Oregano (Origanum vulgare) and its cultivars are the most familiar forms of oregano. This is a perennial hardy to Zone 5 and bloom with rose, purple or white flowers. As such, it makes a good ground cover coming back
each season to deliver fresh herbs for the culinary gardener. Oregano is used in a wide variety of Greek and Italian dishes including sprinkling it on salads and pizzas. The taste is zesty and earthy somewhat like that of thyme.
To start from seed, use basic seed sowing techniques for germinating in a seed starting mix. Or, sow on a bed of well-soaked sphagnum moss. Cover with a sheet of glass, and place in the dark at 60 to 65 degrees F. Germination will occur after about five days. After germination, water with a weak fertilizer to spur growth. After a month, transplant to pots, growing cells or seeding flats of potting soil. After all danger of frost is over, harden the seedlings for a week by putting them in full sun for several hours each day, and then returning them to the shade before night. Transplant to the garden in full sun. Alternatively, cuttings can be taken from existing plants and rooted in well-drained soil. Pinch to trim oregano plants to encourage bushier growth.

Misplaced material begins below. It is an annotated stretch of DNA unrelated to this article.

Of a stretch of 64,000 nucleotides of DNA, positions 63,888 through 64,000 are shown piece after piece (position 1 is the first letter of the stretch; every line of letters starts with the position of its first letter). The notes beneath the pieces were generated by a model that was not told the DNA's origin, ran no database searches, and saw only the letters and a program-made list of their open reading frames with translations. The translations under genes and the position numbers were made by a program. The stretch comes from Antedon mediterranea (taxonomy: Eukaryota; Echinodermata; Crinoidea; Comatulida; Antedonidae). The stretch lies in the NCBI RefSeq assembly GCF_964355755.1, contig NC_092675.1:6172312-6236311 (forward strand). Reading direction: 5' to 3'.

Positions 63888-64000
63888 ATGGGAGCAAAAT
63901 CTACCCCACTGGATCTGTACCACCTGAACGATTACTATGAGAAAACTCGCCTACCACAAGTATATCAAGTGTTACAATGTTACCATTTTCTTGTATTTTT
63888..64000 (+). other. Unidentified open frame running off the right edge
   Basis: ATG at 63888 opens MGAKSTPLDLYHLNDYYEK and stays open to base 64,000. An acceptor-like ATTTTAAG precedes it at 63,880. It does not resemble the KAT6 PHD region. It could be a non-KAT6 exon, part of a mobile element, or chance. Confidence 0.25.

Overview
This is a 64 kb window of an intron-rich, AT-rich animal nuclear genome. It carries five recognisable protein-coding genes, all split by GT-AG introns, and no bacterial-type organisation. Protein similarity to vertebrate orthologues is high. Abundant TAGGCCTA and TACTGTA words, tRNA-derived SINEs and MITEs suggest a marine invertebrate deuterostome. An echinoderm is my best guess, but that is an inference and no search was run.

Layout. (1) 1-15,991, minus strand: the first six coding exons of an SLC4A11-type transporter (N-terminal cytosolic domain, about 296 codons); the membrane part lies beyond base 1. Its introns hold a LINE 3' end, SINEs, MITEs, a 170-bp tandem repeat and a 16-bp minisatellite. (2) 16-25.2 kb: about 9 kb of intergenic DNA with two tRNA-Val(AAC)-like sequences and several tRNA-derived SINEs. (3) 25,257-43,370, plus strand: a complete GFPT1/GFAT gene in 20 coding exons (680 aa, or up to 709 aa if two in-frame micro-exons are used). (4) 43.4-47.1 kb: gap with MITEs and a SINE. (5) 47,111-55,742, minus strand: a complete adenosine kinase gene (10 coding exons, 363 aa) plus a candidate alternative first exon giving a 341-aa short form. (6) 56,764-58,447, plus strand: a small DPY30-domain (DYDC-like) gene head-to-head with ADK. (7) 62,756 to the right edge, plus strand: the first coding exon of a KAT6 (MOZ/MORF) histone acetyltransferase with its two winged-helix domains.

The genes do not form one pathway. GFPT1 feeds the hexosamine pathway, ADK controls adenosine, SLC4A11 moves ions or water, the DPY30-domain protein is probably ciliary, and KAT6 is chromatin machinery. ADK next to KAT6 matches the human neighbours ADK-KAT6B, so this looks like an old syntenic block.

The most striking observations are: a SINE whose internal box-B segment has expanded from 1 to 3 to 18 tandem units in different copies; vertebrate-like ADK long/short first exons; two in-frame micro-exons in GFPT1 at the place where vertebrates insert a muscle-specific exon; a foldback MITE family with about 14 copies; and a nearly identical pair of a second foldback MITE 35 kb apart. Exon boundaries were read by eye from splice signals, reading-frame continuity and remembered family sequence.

Harvesting and Storing Oregano
Oregano can be used fresh but is most often dried. To dry, cut the stems to the base just as the plants come into flower. Place tips down in a paper bag. Tie the bag around the stems and hang in a warm place. Check for drying after two or three weeks by rubbing the bag between your hands. If you hear leaves falling to the bottom of the bag, it is ready to be opened. Strip the leaves off the stems and finish drying in a 100-degree oven, checking frequently. Let cool, and then run the leaves through a coarse screen before bottling. If saving whole leaves, be sure to remove any bits of stem.